What do you think of when you imagine Native American fashion? Headdresses? Buckskin leggings and war paint? Hipsters inappropriately appropriating “native chic”?
The first think Katie thinks about is old. 12,000 years old, to be exact. The first fashions she thinks of are perhaps some of the very first to have existed in North America – beads of bird bones, hematite, and red ochre that were made during the last Ice Age. Fibers and skins don’t preserve, but those beads did. Those beads, that may have been sewn onto clothing (because these cultures were carving needles), strung around a neck, tied into hair, they’re beautiful.
The first thing Chelsie thinks of when she think of Native Americans are colourful beads and moccasins. And, we think it’s safe to say, that’s a common image that resides in many people’s minds. But it’s also a very narrow one. While every culture made a style or styles of leather footwear (go here for a map of the different cultural styles and some amazing photographs), the stereotypical images of a beaded moccasin is a Plains culture one (as are our images of tipis, headdresses, and pretty much everything else Buffalo Bill and Hollywood deemed sensational enough). Also, while amazing intricate beadwork existed long before the arrival of Europeans, the brightly colored beads seen on clothing artifacts are a result of the contact and reservation-eras of American Indian history, where beads were used in trade and later available to tribes that had been forced onto reservations.
While it’s impossible to adequately cover the entire stylistic history of every American Indian culture (and we would be foolish to even try), here’s a little bit of historical background and a lot of fantastic references.
First western contact is dated by archaeologists at around 900CE, while more detailed records date back to the early 1500 and 1600s. Native Americans lived in different climates, and thus logically dressed differently, for the elements.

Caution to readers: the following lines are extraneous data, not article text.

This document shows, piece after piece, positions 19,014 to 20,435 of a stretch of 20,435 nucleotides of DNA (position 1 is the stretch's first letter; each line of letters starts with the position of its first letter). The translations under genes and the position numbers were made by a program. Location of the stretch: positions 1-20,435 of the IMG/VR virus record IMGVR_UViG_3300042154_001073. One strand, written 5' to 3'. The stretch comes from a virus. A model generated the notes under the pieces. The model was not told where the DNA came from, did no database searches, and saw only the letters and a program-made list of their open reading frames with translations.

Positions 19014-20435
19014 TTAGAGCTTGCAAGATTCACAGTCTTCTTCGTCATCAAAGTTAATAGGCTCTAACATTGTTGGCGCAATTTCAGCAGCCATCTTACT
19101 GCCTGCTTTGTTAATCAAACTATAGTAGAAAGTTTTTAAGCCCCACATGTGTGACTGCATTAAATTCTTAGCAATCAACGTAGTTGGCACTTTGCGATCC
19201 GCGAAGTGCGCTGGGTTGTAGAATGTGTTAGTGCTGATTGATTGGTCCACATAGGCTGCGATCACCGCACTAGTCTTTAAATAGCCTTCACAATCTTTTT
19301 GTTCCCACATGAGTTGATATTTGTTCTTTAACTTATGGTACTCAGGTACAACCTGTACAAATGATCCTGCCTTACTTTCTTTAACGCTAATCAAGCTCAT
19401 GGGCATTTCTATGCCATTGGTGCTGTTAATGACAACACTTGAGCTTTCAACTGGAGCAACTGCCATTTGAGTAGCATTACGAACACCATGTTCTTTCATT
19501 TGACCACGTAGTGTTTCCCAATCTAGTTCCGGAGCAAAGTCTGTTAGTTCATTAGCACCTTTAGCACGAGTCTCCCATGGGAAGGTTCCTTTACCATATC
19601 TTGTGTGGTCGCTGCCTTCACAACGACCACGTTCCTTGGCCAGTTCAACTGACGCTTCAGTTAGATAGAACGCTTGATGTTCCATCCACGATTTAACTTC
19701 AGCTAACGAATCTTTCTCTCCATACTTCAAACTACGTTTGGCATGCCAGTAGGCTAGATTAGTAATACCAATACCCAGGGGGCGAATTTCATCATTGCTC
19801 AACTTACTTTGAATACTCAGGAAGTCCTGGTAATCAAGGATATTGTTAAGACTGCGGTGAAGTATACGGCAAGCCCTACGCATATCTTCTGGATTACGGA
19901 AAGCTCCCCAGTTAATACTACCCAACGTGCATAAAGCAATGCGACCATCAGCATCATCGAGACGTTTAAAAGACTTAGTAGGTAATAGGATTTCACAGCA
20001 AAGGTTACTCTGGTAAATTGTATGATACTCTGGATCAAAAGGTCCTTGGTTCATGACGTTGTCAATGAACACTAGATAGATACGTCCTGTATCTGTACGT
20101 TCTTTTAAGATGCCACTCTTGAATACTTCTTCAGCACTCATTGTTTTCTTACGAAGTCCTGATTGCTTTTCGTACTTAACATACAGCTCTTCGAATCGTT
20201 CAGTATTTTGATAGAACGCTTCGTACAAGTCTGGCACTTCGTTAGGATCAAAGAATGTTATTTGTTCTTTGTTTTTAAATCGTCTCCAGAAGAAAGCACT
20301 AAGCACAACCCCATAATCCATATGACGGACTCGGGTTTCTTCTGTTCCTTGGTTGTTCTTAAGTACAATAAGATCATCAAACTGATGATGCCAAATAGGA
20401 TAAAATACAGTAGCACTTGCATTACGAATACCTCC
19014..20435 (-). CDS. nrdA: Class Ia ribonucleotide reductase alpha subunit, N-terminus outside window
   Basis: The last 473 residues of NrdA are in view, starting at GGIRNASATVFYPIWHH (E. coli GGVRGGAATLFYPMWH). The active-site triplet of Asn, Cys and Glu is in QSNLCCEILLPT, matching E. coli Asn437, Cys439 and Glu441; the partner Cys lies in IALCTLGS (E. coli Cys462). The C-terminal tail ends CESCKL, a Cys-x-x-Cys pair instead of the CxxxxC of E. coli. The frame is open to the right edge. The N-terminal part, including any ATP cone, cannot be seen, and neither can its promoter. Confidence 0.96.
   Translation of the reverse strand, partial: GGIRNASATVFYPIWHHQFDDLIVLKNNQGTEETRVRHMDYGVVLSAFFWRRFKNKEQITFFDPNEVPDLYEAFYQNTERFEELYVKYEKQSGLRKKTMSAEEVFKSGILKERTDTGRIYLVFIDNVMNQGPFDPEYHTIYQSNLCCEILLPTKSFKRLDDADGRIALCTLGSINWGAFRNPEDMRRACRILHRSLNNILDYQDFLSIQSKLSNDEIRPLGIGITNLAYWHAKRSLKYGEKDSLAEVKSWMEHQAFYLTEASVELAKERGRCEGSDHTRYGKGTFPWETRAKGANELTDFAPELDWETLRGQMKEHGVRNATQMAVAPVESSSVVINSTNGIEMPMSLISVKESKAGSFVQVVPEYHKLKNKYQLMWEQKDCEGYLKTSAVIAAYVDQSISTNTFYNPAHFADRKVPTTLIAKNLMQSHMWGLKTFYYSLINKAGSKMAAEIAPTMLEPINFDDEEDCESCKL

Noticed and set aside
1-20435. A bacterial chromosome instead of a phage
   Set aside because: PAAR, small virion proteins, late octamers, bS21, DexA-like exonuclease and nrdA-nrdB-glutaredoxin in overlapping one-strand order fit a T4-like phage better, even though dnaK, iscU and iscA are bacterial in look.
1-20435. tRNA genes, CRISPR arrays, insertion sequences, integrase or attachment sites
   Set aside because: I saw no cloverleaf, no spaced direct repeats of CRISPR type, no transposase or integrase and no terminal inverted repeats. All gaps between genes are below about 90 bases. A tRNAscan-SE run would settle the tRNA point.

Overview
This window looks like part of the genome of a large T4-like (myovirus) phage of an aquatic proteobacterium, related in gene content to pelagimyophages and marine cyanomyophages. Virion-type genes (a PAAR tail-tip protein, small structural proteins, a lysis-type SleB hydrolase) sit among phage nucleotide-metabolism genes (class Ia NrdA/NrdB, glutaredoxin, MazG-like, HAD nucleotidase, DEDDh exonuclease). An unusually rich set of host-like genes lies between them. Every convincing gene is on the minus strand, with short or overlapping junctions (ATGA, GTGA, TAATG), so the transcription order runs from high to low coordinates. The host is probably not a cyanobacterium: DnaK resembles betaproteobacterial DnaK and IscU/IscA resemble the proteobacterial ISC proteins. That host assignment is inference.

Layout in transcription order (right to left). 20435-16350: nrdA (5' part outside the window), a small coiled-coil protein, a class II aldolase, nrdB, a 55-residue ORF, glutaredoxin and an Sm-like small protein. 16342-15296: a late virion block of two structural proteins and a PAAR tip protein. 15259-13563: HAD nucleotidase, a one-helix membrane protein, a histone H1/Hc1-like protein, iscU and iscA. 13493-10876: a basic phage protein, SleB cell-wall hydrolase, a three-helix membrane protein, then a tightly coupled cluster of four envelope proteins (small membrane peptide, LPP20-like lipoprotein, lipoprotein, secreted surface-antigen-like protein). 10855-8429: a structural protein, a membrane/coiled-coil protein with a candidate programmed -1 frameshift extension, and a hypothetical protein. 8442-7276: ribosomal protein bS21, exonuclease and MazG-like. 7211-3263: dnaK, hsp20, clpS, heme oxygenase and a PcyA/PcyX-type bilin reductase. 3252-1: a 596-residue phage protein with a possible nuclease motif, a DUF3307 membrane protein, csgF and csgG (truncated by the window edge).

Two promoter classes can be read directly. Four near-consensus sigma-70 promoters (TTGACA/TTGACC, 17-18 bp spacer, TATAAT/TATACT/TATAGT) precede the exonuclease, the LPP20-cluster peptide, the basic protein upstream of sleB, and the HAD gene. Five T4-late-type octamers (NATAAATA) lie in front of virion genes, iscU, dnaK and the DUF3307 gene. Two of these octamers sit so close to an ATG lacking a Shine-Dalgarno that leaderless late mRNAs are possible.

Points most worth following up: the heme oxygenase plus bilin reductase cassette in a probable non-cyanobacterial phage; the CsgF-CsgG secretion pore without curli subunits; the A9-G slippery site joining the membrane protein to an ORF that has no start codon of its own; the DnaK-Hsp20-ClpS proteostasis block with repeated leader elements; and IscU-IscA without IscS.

Natives in American Southwest were among the first group to develop a loom to weave cloth in 1200CE. They grew cotton which they wove into cloth, and also wove yucca, wool, feathers, and hair into cloth. I don’t think they get much credit for this.
"Ojibwa style wool strap dress with detachable sleeves and red wool beaded leggings." Reproduction by Zender-Dale Arts
Before European contact plant fibers were woven into clothing, especially tree bark, which was stripped from tries, dried and shredded, to weave comfortable clothing, including skirts, aprons, shirts, belts, hats, capes, and even raincoats. Today we wear bamboo clothing, hemp clothing, and even fleece (sometimes a derivative of recycled plastic).
"Front of a hemp and wool twined and netted bag." Reproduction by Zender-Dale Arts
Native Americans wore snug or loose fitting leggings underneath their clothes. Leggings were often two tubes of animal hide, (usually dear, but also including beaver, buffalo, skunk, and even salmon skin), covering each leg individually. In the winter, leggings were fur lined, or fur side facing in, and had attached feet. (Is anyone else thinking of fleece lined tights? If you know where to get these illusive treasures, do share!) Natives in the Arctic did not wear leggings, but instead wore full length pants to protect themselves from the elements. Leggings were tied with string, belted, sashed at the waist, gartered, or tied at the knee.
"Brain tanned deer skin side seamed leggings with porcupine quilled garters. Quilled mocassins with ribbon work flaps. Knee breeches and linen hunting shirt." Reproduction by Zender-Dale Arts
It also needs to be noted that, as the clothing of existing and continuing culural groups, the timeline for American Indian fashion isn’t over. A reference that Katie loves on the current and dynamic world of American Indian designers is Jessica R. Metcalfe’s blog Beyond Buckskin. Be sure to read her review of Fashion Week and the presence of native and/or primitivist aesthetics.
And while there have already been several fantastic discussions on the recent appropriation of psuedo-American Indian, we invite you to revisit those conversations.
Fashion, Costume, and Culture: Clothing, Headwear, Body Decorations, and Footwear through the Ages. Ed. Sara Pendergast and Tom Pendergast. Vol. 2: Early Cultures Across the Globe. Detroit: UXL, 2004. 385. Gale Virtual Reference Library.